Forbes writer J. J. Colao explains Snapchat to the suits.

The ubiquitous ghost that serves as the company’s mascot is known as “Ghostface Chillah”, a play on the stage name of former Wu-Tang Clan rapper Ghostface Killah -- because that’s what you name your mascot when you’re 22.

Oh, really. In order to pull off this kind of writing, Colao must toggle between the objective universal point of view, his own POV, and the POV of that 22 year old Snapchat inventor he is alternately slapping and pimping, for example:

Take Facebook, a $50 billion company built on the premise of connecting friends to each other. A funny thing has happened since the social network debuted in 2004—our friends stopped being themselves. “I don’t know about you but my friends are really weird,” says Spiegel. Yet all of their quirks have been lost in the rarefied air of social media, replaced by self-conscious, superhuman wits who trade in “envy me” scenes—sunsets and vacations, impossibly fun parties and gourmet dinners.

If you wanted a trusted real life friend to see a picture of you in the morning with your hair mussed you could just send an email attachment but venture capitalists and Forbes writers wouldn't find that very interesting. As implied by Bob Lefsetz (see earlier post), Snapchat is an invention of kids to stay one step ahead of adults (which now includes Facebook) in the "awkward photo"-sharing milieu. Wikipedia's description of Snapchat suggests an elaborate Rube Goldberg device for preserving spontaneity, in a John Nash "screw over your buddy" gaming world of ultimate distrust:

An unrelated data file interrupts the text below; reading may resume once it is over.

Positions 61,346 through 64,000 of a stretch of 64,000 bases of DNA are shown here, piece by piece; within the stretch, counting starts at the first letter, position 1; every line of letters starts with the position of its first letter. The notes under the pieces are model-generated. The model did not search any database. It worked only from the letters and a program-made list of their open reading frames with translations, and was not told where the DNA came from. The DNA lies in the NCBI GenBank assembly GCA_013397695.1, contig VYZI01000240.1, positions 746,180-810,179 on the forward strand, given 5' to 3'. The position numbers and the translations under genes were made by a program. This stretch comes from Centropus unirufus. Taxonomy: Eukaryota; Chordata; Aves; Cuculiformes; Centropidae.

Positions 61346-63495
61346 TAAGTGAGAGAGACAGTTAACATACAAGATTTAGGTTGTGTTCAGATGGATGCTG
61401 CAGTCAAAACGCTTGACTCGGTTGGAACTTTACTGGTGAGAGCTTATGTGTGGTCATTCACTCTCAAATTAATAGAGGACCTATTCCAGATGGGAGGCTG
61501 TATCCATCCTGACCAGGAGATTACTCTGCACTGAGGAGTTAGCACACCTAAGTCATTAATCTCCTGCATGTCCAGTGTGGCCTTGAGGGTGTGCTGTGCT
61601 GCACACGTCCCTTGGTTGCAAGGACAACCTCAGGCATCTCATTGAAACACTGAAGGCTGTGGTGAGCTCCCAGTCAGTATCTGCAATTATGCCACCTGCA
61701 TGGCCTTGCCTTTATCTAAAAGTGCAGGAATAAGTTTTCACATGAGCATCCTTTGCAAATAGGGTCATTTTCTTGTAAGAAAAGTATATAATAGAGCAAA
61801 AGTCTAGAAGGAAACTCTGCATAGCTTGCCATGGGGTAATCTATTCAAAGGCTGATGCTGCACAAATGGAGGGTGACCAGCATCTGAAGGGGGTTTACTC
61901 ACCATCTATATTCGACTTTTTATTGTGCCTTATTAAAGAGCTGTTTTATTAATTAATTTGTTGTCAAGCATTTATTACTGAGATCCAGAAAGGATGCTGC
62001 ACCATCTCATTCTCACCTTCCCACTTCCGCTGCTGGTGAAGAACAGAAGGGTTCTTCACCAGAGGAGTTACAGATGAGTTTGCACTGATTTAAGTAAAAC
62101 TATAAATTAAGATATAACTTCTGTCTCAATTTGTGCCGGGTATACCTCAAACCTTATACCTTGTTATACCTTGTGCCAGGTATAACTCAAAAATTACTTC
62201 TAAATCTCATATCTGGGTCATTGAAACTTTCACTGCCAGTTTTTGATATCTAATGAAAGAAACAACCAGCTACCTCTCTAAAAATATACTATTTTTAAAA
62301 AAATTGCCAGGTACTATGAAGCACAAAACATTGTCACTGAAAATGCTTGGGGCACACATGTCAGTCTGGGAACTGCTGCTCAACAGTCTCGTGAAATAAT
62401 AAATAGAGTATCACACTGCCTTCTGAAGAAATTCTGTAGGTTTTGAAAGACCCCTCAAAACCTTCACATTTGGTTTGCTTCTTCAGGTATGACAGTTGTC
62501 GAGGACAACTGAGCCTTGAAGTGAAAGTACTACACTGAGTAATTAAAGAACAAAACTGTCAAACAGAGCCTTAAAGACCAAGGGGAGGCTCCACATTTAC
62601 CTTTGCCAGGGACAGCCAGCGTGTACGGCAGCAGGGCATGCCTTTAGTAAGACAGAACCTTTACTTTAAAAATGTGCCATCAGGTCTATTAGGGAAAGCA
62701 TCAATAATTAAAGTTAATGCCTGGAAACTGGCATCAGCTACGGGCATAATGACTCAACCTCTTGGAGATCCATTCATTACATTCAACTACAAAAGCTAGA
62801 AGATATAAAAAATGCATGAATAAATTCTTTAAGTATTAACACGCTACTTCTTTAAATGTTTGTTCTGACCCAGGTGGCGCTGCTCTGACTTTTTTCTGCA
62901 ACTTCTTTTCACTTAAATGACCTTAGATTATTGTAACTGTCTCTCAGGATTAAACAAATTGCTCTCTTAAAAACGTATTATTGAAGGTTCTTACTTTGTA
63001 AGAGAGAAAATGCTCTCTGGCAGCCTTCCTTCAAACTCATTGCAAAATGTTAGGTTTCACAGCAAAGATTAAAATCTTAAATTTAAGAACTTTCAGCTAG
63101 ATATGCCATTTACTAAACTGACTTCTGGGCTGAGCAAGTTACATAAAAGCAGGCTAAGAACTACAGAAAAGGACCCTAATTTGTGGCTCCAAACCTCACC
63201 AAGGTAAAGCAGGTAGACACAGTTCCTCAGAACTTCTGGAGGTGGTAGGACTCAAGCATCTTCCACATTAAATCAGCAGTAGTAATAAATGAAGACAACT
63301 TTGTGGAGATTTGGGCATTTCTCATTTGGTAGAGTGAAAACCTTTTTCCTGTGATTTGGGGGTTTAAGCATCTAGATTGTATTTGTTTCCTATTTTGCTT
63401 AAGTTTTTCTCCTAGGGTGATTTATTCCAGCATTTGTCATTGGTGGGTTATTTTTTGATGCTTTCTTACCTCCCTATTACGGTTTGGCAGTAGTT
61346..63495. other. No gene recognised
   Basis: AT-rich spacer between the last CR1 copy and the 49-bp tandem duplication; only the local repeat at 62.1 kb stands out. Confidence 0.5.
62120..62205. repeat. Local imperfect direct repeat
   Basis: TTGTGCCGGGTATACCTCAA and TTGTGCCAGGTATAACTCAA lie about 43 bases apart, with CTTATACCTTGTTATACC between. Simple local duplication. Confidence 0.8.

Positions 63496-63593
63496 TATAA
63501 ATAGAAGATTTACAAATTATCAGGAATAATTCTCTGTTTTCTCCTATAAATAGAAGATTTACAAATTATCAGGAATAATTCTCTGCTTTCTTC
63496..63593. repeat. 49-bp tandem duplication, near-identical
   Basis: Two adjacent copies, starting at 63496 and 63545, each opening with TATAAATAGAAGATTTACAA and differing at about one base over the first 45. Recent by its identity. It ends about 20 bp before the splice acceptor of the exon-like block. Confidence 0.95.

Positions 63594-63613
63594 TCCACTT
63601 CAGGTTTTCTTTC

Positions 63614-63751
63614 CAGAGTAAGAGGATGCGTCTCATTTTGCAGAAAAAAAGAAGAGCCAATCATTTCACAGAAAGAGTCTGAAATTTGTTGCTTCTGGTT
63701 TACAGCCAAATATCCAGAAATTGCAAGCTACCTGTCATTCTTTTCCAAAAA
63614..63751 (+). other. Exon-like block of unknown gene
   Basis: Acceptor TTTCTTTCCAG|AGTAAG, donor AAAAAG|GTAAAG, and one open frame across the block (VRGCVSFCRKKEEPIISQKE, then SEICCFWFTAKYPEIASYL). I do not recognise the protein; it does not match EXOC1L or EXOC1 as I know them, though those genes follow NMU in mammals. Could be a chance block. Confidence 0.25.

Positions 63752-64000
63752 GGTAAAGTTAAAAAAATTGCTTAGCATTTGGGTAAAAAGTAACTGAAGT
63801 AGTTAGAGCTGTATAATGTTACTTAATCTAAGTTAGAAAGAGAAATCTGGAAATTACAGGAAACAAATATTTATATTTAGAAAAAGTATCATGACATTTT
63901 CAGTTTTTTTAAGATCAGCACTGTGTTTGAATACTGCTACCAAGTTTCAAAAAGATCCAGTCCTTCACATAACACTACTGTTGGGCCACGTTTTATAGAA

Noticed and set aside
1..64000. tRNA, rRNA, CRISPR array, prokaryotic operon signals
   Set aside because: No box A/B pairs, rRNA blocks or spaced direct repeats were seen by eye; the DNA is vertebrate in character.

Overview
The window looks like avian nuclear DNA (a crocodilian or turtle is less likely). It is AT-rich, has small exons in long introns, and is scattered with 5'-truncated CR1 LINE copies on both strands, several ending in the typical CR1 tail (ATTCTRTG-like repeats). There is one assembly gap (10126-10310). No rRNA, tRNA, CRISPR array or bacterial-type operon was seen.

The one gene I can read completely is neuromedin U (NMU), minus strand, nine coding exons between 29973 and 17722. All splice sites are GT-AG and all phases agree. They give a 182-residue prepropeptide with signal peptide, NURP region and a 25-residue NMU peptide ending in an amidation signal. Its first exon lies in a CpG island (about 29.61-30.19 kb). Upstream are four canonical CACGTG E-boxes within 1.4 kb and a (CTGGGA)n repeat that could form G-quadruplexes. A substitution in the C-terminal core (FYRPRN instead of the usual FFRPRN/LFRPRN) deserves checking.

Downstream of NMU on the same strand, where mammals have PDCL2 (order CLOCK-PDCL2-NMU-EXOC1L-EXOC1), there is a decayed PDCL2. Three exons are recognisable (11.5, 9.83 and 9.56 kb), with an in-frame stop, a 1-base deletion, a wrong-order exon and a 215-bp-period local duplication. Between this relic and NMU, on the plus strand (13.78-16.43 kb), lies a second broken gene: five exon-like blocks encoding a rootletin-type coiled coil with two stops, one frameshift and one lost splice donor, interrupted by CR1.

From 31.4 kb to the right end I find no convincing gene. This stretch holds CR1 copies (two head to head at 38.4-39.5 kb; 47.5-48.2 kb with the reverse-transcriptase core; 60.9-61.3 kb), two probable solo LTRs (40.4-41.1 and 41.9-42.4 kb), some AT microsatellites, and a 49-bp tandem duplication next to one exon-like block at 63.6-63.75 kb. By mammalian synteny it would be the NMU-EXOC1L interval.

During the viewing period, the recipient must maintain contact with the device's touchscreen which inhibits taking a screenshot (which is allowed) and also notifies the sender if a recipient took a screenshot. Of course, this does not prevent the user from bypassing this mechanism by, for example, taking a picture of the phone with another camera or by disabling the notification (by modifying the snapchat binary). Furthermore, running the snapchat application in an emulator will bypass all restrictions. After the set time expires, the image is hidden from the devices and the company's servers. Users of this type of product must take into account that once data has been transmitted to a general purpose device owned by another user it will always be possible to recover said content if sufficient effort is expended.